Proponents of the separate sovereigns exception primarily argue it maintains the balance of power between the state and federal governments; as David Bryan Owsley explains in the Washington University Law Review: “When a defendant’s alleged act transgresses both state and federal law, must one government forgo its ability to prosecute in favor of the other in order to protect the defendant’s right to repose? The dual sovereign doctrine says no.”[13] This argument prioritizes the citizen’s right of self-governance through both state and federal governments over protection from double jeopardy.

For a case that, on the surface, appears to be primarily about constitutional law, Gamble v. United States has been receiving a disproportionate amount of political and media attention. The separate sovereigns exception holds a large impact on presidential pardons; a presidential pardon applies only to charges for federal crimes and thus cannot prevent state prosecutions for the same crime. In September, The Atlantic writer Natasha Bertrand linked Gamble’s outcome to President Trump’s ability to pardon those charged from Special Counsel Robert Mueller’s investigation into Russian government interference in the 2016 presidential election.[14] The impact on presidential pardons is still disputed—as Paul Rosenzweig, a senior fellow at the R Street Institute, explains, the Constitution limits presidential pardons for “offenses against the United States,” making it unclear whether a pardon would prevent state prosecution regardless of the separate sovereignty exception.[15] If the Supreme Court does not clarify the issue (in Gamble or in a later case), however, as noted in J.D. Hsin’s Congressional Research Service report on Gamble, it could be argued that states cannot prosecute a pardoned defendant who had already begun a federal trial.[16] To prevent this outcome, New York Democratic representatives and Attorney General Eric Schneiderman are currently pushing legislation to ensure defendants who receive a presidential pardon can still be prosecuted under New York state laws.[17] This is because New York’s proximity to the president and its strict financial crime laws make it the state most likely to prosecute those charged in Mueller’s investigation, like Paul Manafort.[18] As the Supreme Court considers Gamble v. US, many interested parties will be preparing for the consequences of the decision, unclear as they may be.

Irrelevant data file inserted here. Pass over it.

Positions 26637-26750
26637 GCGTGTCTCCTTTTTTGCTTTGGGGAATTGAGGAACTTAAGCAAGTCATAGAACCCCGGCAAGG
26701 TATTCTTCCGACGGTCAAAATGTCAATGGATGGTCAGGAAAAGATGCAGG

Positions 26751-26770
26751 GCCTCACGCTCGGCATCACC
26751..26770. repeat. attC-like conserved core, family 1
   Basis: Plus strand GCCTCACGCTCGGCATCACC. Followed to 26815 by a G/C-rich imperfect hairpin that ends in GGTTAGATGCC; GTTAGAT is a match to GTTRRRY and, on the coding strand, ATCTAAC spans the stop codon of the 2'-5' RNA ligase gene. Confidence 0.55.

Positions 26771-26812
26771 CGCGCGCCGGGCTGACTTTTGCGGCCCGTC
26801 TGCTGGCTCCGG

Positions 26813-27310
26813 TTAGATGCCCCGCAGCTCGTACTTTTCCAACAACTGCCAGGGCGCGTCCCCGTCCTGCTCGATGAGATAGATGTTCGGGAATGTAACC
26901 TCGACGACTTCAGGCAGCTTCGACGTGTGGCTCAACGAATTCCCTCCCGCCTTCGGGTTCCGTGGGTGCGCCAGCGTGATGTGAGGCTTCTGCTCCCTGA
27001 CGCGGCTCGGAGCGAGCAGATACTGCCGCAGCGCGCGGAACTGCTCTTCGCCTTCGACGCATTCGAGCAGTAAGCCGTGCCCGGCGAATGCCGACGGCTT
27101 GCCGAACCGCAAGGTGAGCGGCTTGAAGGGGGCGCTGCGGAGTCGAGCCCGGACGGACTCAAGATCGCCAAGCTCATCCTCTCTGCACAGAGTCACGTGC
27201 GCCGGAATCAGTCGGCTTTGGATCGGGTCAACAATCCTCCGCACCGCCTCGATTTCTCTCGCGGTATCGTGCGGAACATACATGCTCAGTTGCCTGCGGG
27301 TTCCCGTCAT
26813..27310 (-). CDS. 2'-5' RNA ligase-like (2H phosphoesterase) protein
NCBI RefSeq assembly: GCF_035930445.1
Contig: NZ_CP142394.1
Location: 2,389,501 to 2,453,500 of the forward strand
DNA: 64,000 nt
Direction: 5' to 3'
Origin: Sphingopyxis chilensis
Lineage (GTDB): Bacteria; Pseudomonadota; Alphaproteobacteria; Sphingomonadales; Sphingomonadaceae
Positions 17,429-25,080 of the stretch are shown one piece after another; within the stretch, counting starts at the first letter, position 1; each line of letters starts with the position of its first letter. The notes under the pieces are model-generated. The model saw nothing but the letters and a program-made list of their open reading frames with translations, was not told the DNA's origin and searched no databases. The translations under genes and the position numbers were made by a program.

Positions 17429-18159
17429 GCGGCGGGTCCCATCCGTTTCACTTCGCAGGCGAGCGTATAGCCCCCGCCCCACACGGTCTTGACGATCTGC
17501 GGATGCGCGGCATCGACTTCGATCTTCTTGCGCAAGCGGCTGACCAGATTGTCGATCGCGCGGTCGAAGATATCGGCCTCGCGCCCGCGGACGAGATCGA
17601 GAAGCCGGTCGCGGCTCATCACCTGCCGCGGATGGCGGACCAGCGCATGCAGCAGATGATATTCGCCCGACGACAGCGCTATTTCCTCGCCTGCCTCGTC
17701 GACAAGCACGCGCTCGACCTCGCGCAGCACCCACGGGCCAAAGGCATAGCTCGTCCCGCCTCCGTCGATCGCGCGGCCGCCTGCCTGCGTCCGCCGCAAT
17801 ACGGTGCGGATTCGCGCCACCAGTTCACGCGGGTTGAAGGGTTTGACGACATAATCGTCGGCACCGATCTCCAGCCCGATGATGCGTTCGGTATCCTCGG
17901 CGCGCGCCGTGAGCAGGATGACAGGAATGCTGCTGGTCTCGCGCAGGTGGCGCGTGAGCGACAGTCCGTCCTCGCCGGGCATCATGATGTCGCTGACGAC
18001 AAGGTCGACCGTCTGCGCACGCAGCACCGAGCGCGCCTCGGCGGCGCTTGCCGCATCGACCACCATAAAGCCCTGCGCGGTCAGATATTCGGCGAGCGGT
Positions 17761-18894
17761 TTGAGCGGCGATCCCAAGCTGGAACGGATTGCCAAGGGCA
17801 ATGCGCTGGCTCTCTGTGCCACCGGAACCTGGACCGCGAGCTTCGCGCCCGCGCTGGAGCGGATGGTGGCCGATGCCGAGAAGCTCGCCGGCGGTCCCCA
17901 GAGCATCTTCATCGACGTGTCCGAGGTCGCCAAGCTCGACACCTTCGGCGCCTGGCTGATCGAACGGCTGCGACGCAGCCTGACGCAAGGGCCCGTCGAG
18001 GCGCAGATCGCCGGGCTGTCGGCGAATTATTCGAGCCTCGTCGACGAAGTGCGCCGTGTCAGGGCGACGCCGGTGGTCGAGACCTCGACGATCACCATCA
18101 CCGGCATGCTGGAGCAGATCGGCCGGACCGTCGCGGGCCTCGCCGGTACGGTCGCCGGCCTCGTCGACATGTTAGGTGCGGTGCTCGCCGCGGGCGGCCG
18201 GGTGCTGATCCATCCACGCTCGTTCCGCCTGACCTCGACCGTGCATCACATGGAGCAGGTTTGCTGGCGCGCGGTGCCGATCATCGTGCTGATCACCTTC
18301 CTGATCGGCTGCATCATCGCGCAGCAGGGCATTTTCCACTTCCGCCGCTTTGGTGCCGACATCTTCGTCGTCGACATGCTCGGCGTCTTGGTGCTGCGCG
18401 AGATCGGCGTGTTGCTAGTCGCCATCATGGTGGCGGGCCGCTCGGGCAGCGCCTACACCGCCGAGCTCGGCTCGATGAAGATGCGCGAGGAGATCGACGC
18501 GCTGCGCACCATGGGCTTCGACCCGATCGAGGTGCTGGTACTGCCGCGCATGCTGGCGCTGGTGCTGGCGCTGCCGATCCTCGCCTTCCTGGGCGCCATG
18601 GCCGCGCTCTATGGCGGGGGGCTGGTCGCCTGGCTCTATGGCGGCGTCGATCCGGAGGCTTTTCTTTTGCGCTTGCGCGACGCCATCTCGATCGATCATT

[1] "Gamble v. United States." Oyez. Accessed October 10, 2018, https://www.oyez.org/cases/2018/17-646.

[2] "Double Jeopardy." Legal Information Institute, updated November 08, 2017, https://www.law.cornell.edu/wex/double_jeopardy.

[3] Erwin Chemerinsky, “Chemerinsky: Another blockbuster Supreme Court term is ahead”, ABA Journal (2018). <http://www.abajournal.com/news/article/october_term_2018>

[4] United States of America v. Terance Martez Gamble, 694 Fed. Appx. 750 (11th Cir. 28 July 2017).

[5] United States v. Lanza, 260 U. S. 377, 382 (1922).

[6] Abbate v. United States, 359 U.S. 187, 196 (1959).

[7] “Fifth Amendment--Double Jeopardy and the Doctrine of Dual Sovereignty”, 69 J. Crim. L. & Criminology 597 (1978).

[8] Puerto Rico v. Sanchez Valle, 579 U. S. ____, 2 (2016) (Ginsburg R. concurring opinion).

[9] Id., 1.

[10] Brief for the Constitutional Accountability Center, Cato Institute, American Civil Liberties Union, and American Civil Liberties Union of Alabama as Amicus Curiae Supporting Petitioner at Gamble v. United States, No. 17-646 (Sept. 11, 2018).

[11] Akhil Reed Amar and Jonathan L. Marcus, “Double Jeopardy Law After Rodney King,” 95 Columbia Law Review 1, 18 (1995).

[12] Id., 20.

[13] David Bryan Owsley, “Accepting the Dual Sovereignty Exception to Double Jeopardy: A Hard Case Study,” 81 Wash. U. L. Q. 765, 783 (2003).

[14] Natasha Bertrand, "A Supreme Court Case Could Liberate Trump to Pardon His Associates," The Atlantic, September 25, 2018. https://www.theatlantic.com/politics/archive/2018/09/trump-pardon-orrin-hatch-supreme-court/571285/

[15] Id.

[16] JD S. Hsin. When Does Double Prosecution Count as Double Jeopardy?, LSB10188 (Washington DC: Congressional Research Service, 2018), https://fas.org/sgp/crs/misc/LSB10188.pdf.

[17] Colby Hamilton and Dan M. Clark, “Upcoming SCOTUS Case Could Complicate NY Effort to Close Double Jeopardy 'Loophole,'” New York Law Journal, 2 Jul. 2018. <https://www.law.com/newyorklawjournal/2018/07/02/upcoming-scotus-case-could-complicate-ny-effort-to-close-double-jeopardy-loophole/>

[18] Natasha Bertrand, "A Supreme Court Case Could Liberate Trump to Pardon His Associates," The Atlantic, September 25, 2018. https://www.theatlantic.com/politics/archive/2018/09/trump-pardon-orrin-hatch-supreme-court/571285/